Contract renewal is the extension of an existing contract for a new term, the duration of which is specified in the contract. The renewal is often effective with no new consideration, although it is important to look to the laws of a particular state when considering this issue.
In many instances, the terms of the contract being renewed remain the same. Many contracts contain an automatic renewal clause which provides that the existing contract will automatically be renewed for a period of time specified in the contract, unless one party provides notice to the other of the intent to end the contract upon its scheduled termination. The contract provides the method and timing required to provide the notice.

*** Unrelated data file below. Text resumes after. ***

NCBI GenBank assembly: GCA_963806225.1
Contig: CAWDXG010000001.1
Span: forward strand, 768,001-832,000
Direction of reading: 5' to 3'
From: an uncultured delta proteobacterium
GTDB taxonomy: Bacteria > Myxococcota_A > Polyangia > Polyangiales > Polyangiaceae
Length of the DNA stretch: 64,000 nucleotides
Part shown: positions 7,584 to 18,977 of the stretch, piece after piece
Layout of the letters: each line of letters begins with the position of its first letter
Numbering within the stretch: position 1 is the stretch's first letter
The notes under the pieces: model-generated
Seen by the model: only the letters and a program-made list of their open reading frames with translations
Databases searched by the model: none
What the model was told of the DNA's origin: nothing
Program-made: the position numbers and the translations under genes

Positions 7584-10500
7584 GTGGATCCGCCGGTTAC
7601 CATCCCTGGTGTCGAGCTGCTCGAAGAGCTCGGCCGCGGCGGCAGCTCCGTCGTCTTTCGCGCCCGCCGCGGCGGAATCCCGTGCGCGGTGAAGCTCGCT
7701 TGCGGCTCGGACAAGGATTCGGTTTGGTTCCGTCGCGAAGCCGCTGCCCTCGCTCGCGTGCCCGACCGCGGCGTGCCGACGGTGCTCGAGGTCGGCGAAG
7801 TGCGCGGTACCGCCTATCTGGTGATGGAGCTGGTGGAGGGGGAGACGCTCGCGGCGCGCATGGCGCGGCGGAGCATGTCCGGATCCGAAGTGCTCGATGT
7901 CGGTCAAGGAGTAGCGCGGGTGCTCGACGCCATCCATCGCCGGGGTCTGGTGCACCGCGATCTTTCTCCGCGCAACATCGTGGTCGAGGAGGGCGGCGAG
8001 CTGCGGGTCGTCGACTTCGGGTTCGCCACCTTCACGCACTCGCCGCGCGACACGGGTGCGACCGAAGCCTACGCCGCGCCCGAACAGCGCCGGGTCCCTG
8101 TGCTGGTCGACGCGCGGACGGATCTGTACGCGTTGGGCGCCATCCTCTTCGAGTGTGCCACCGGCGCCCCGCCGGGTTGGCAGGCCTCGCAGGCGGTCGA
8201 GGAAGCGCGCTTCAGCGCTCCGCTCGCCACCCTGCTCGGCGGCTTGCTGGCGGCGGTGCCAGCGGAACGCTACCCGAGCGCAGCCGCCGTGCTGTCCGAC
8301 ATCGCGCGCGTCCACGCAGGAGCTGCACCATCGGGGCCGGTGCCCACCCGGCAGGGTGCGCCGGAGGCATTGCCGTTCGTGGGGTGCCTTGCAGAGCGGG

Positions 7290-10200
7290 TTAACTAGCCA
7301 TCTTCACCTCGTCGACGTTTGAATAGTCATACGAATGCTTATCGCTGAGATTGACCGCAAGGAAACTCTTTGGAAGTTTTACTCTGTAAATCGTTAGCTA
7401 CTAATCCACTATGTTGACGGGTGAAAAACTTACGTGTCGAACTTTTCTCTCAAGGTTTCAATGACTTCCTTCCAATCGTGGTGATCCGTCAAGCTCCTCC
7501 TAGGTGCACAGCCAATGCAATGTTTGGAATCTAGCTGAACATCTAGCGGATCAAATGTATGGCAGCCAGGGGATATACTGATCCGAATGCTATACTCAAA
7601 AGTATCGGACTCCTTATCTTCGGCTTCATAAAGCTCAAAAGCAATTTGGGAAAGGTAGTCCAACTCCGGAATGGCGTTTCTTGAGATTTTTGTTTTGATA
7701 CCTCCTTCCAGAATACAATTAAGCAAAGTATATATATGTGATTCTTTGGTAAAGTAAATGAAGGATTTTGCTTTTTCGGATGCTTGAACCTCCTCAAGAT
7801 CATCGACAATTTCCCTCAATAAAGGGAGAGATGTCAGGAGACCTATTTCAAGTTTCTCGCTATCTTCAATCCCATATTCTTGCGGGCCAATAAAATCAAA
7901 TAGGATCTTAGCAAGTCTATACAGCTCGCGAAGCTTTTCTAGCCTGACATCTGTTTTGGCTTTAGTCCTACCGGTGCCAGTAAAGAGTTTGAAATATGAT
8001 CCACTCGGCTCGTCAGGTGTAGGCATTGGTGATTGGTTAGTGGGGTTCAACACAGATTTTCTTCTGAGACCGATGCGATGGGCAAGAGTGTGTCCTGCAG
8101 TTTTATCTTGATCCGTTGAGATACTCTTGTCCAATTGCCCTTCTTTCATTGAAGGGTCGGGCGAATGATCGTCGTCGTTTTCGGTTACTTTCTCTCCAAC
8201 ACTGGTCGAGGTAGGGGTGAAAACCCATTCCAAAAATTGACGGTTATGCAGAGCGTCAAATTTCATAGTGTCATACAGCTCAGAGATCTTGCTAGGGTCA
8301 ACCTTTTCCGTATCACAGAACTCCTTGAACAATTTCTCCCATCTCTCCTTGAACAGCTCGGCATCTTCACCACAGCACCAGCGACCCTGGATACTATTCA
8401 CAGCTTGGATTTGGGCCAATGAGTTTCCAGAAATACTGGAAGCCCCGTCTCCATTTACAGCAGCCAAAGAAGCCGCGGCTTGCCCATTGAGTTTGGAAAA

The terms “renewal” and “extension” are sometimes used interchangeably by both lay people and lawyers, alike. However, the context of their use, and the law of a particular state, can play a role in how these terms should be used. “Extension” normally refers to a lengthening of time for an existing contract. “Renewal” normally contemplates an entirely new contract. This can be a distinction without a difference in some situations, but in complicated contracts it can have legal consequences. Courts might even interpret the words differently, depending on the type of contract at issue, such as a lease, note, insurance policy, or other type of agreement.
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